With that part done, now we need to produce a legible representation of an equation. We’ll start by defining operator precedence and “names”:
opname = fromList [(Plus, " + "), (Minus, " - "), (Multiply, " * "), (Divide, " / ")] opprec = fromList [(Plus, 2), (Minus, 2), (Multiply, 1), (Divide, 1)]
It seems reasonable to produce a
showS function for this purpose..
show_equation :: Equation -> ShowS show_equation (l, r) = show_expression 0 l . showString " = " . show_expression 0 r show_expression :: Int -> Expression -> ShowS show_expression _ (Const n) = shows n show_expression prec (Binary e1 op e2) = showParen (prec > oper_prec) $ show_expression oper_prec e1 . showString (opname ! op) . show_expression (oper_prec + 1) e2 where oper_prec = opprec ! op
..which we will use by concatenating everything to the empty string:
main = mapM_ print $ Data.List.map (flip show_equation "") $ puzzle [2, 3, 5, 7, 11]
Problem 94: K-regular simple graphs with N nodes
In this solution, we’ll use the graph representations (and conversion functions) we
combinations from problem 26, and
canon from problem 85. Then we
can begin searching for k-regular graphs of order n:
regular :: Int -> Int -> [Graph Int] -- A k-regular graph of order n can only exist iff n > k and n*k is even: regular n k | odd (n * k) =  | otherwise = nub_canonical . (filter (test_degrees k)) $ candidates where candidates = [Graph [1..n] edges | edges <- combinations (n*k `div` 2) possible_edges] possible_edges = [(x, y) | x <- [1..n], y <- [(x+1)..n]] -- Test if all nodes of a graph have degree equal to k: test_degrees k (Graph vs es) = all (== k) (map degree vs) where degree v = length $ filter (\(x, y) -> x == v || y == v) es -- Filter out the isomorphic graphs. Remember that isomorphic graphs have the same -- canonical representation: nub_canonical :: (Enum a, Eq a, Ord a) => [Graph a] -> [Graph a] nub_canonical = nubBy ((==) `on` (canon . graph_to_adj))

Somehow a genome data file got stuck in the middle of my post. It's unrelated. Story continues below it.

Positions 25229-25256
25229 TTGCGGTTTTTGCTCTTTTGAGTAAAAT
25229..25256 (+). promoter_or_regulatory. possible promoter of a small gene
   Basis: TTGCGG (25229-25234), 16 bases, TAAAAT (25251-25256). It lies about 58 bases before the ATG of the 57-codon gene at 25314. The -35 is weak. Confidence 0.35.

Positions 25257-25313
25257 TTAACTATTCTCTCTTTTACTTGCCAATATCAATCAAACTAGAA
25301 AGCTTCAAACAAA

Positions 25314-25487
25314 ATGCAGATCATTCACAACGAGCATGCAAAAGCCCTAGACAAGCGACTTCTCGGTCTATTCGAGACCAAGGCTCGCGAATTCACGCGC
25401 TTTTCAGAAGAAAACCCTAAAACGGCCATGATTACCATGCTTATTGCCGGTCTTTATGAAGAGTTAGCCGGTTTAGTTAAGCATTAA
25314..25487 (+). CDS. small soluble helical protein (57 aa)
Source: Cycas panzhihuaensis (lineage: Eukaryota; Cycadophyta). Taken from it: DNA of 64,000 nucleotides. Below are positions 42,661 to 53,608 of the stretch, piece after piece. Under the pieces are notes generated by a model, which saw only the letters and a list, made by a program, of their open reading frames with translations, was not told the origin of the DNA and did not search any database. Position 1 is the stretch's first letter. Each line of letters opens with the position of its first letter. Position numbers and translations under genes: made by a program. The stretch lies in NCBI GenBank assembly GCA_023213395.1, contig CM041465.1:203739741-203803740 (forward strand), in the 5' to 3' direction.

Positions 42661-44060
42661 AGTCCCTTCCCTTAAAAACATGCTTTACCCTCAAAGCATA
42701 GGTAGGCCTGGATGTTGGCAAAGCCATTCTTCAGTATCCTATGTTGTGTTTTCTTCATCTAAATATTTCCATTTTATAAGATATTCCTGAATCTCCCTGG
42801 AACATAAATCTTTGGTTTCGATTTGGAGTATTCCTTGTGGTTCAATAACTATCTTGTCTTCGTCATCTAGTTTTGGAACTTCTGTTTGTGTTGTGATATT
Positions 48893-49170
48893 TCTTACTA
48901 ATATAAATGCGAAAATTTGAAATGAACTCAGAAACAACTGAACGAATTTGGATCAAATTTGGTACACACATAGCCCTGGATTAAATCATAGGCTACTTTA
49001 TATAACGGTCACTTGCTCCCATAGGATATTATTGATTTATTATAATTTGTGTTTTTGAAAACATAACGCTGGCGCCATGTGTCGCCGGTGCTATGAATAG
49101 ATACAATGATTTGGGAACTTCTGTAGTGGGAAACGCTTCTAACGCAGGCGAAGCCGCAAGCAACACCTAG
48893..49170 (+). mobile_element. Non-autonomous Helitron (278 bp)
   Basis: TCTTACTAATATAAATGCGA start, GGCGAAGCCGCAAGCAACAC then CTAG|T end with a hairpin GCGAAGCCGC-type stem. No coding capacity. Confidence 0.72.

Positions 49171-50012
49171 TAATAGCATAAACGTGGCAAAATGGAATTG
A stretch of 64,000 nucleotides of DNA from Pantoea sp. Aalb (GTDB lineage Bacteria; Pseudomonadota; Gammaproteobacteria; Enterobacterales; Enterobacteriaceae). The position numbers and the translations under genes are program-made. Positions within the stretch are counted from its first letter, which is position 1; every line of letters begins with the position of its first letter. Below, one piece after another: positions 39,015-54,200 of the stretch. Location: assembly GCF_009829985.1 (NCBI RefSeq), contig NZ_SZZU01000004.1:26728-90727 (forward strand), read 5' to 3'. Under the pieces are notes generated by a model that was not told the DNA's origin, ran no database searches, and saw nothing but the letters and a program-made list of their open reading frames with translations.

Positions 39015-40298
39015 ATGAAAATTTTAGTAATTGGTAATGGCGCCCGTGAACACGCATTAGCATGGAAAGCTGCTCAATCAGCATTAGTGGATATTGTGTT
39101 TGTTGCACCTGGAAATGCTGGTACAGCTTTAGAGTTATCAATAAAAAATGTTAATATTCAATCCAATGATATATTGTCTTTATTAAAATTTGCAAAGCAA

Fairly straightforward based on the mathematical definitions, really. Not a lot to explain here (I think?).
Problem 95: English number words
This seemed almost too easy:
full_words :: Integer -> String full_words n = concat $ intersperse "-" [ digits !! digitToInt d | d <- show n] where digits = ["zero", "one", "two", "three", "four", "five", "six", "seven", "eight", "nine"]
Problem 96: Syntax checker
Let’s follow the state machine with some inline comments:
identifier :: String -> Bool -- The empty string is not a valid identifier: identifier  = False -- Valid identifiers begin with a letter, and are followed by either.. identifier (c : cs) = isLetter c && identifier_part cs where -- the empty string, or identifier_part  = True -- a hyphen which is followed by an alphanumeric string, or identifier_part ('-' : cs) = alphanumeric cs -- an alphanumeric string. identifier_part cs = alphanumeric cs -- An alphanumeric string is not empty, alphanumeric  = False -- and begins with a letter or a digit, followed by an `identifier_part` alphanumeric (c : cs) = isAlphaNum c && identifier_part cs